With a 4G licence recently awarded in Jordan and mobile operators rapidly rolling out new networks and services, increased competition is likely to boost connection and download speeds for consumers over the coming years.
In mid-June, the Telecommunications Regulatory Commission (TRC) granted a 4G licence to mobile operator Umniah, which purchased the requisite spectrum for JD71m ($99.8m), which will make it the third mobile operator to offer 4G services after Zain Jordan and Orange Jordan.
Despite a robust ICT sector, challenges remain, particularly in terms of infrastructure and financing, with the latter constrained by higher taxes applied to mobile subscriptions. Tackling these and other issues will be key to exploiting 4G’s opportunities further down the line.
In February Zain Jordan, a subsidiary of Kuwait’s Zain Group, launched its long-term evolution (LTE) network, making it the first full-service Jordanian 4G provider. With theoretical download speeds of up to 150 Mbps and coverage of all twelve governorates, the new network is the result of a JD200m ($281.2m) investment, with an additional JD100m ($140.6m) to be spent over the next two years.
Orange Jordan followed suit in late May, launching 4G services with mobile and wireless broadband speeds of up to 70 Mbps. While the network will initially be limited to the capital of Amman, the company is targeting nationwide coverage by the end of the third quarter. According to Orange Jordan, total investment in 4G network upgrades is set to reach JD250m ($352.8m) – equivalent to one-fourth of its total investments in the country since 2000.
Meanwhile, Umniah, which is controlled by Bahrain’s Batelco, has pursued a more gradual implementation strategy following the successful completion of technical network tests in 2013. “During the next few years, we expect a rise in the introduction and usage of such advanced and innovative services that are based on machine-to-machine communication,” Ihab Hinnawi, CEO of Umniah, told local media in February.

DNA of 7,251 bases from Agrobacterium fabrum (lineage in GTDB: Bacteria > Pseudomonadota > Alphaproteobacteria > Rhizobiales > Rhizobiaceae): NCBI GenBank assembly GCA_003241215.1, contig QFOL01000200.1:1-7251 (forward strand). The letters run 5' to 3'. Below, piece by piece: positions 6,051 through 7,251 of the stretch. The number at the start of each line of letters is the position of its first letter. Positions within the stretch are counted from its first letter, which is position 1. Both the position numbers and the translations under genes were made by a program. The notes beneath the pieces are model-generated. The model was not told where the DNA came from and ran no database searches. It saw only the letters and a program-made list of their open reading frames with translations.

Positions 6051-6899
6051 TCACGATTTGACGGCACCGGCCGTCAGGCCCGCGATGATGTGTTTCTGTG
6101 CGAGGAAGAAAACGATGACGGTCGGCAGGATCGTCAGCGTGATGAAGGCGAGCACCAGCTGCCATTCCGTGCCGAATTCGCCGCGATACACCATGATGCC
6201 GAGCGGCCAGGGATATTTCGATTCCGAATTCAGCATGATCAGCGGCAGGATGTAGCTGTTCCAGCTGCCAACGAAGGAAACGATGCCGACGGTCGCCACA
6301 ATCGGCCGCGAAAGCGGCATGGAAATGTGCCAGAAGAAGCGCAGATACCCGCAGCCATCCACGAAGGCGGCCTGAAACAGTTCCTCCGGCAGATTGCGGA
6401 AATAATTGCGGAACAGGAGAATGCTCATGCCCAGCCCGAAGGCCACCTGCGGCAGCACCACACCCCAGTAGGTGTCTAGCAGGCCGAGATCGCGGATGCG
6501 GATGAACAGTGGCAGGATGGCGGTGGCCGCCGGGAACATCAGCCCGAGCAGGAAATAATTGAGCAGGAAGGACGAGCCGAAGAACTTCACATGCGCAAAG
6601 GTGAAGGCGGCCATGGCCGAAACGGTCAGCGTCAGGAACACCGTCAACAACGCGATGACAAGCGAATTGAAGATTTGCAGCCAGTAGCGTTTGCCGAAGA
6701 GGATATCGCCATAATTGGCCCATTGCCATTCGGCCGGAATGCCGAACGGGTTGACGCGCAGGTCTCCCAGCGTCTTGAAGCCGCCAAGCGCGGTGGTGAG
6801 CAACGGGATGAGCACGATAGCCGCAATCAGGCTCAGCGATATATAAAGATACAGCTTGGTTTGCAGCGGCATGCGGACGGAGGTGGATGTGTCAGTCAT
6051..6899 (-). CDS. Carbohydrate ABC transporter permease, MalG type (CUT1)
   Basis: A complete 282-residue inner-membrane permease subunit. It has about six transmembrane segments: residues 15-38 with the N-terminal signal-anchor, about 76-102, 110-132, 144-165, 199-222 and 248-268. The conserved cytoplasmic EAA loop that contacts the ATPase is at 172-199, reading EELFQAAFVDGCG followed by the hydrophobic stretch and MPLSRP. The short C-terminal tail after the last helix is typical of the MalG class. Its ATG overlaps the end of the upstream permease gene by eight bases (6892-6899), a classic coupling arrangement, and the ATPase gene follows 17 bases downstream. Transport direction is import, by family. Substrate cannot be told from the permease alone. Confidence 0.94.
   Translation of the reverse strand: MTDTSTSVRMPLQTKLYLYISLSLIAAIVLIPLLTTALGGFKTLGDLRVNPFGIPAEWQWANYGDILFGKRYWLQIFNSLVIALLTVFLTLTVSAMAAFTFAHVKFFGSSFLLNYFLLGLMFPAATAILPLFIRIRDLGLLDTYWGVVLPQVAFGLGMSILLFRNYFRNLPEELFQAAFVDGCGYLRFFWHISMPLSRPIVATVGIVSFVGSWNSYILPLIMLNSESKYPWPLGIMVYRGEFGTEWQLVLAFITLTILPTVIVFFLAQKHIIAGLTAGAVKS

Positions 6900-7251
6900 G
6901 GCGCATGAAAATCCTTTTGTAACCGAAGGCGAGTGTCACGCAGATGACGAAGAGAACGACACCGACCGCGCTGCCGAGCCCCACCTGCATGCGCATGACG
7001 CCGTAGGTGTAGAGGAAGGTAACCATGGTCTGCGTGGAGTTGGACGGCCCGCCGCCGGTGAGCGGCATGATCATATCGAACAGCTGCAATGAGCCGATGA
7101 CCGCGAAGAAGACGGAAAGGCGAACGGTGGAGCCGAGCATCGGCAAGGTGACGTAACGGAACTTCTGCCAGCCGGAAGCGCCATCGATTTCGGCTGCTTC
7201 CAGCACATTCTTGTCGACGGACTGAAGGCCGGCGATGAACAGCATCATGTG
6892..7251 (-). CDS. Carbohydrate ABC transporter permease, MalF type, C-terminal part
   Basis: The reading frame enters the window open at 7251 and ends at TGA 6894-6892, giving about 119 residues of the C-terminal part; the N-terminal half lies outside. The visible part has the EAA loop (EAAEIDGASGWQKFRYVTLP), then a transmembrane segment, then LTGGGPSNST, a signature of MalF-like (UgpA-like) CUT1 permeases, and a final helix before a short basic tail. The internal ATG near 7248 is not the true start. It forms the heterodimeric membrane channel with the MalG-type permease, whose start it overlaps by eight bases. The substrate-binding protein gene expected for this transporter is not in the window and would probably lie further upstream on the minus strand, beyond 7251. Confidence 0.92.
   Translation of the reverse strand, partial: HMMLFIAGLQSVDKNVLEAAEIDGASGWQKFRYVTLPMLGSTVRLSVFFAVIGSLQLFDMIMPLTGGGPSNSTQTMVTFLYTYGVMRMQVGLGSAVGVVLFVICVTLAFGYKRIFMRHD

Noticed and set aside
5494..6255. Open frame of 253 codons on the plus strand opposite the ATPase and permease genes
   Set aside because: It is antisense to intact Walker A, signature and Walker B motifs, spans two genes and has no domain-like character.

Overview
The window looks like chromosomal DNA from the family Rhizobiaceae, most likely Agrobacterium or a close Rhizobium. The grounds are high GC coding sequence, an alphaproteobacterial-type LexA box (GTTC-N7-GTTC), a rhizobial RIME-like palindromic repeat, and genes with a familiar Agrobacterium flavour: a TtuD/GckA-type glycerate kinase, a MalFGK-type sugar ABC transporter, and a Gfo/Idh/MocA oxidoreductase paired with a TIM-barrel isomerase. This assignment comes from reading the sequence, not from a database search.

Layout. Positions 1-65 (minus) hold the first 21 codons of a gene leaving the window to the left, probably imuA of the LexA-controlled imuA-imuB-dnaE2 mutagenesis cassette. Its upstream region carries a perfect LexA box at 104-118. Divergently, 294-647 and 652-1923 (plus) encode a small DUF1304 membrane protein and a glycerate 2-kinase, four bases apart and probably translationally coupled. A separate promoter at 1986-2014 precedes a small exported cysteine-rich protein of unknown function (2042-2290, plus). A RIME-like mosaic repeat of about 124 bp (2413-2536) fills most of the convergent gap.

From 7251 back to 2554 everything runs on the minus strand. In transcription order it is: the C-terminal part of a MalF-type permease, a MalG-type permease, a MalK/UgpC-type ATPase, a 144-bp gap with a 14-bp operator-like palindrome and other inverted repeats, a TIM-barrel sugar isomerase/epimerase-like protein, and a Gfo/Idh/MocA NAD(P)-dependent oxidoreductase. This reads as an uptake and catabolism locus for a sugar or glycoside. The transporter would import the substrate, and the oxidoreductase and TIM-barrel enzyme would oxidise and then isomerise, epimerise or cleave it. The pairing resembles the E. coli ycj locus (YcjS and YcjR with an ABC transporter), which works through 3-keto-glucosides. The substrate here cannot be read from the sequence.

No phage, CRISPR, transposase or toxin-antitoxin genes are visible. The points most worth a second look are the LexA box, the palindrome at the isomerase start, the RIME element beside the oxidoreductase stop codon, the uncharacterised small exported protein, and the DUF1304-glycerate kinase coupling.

The launch of 4G services is good news for Jordanians, who are increasingly conducting their businesses online. TRC statistics from the first quarter place the number of internet users in the kingdom at 5.9m, for a 76% penetration rate, while smartphone penetration has risen to 65%, according to Azzam Sleit, former minister of ICT.
Orange Jordan estimates that around 4-6% of smartphones are already 4G enabled, with this figure expected to rise rapidly in the year ahead. Users will be able to benefit from a major leap in download speeds, which will lead to more data and better quality, while also facilitating a broad spectrum of other services. For example, the new network is likely to boost migration to machine-to-machine communication and smart tools. Jordanians will also have greater access to online tools like e-government, e-education and e-health, in addition to controlling other electronic appliances, such as household thermostats or security systems, from their mobile devices.
The upgrade to 4G also promises to yield dividends for a wide variety of Jordanian ICT firms and other service providers, ranging from retailers to video streaming sites. Advertisers will have a much more useful and flexible platform on which to operate and exposure is set to grow as penetration rates in the country rise.
Despite the potential offered by 4G connectivity, operators will have to contend with issues like a high tax burden and emerging technologies such as Skype, which routinely piggy-back on the sizeable infrastructure investments made by telcos, consuming large quantities of the available data. Moreover, the sector is still being impacted by the doubling of taxes on mobile subscriptions in 2013, to 24%. According to local media, this elicited a 7% average decline in operator revenues in the first quarter of last year.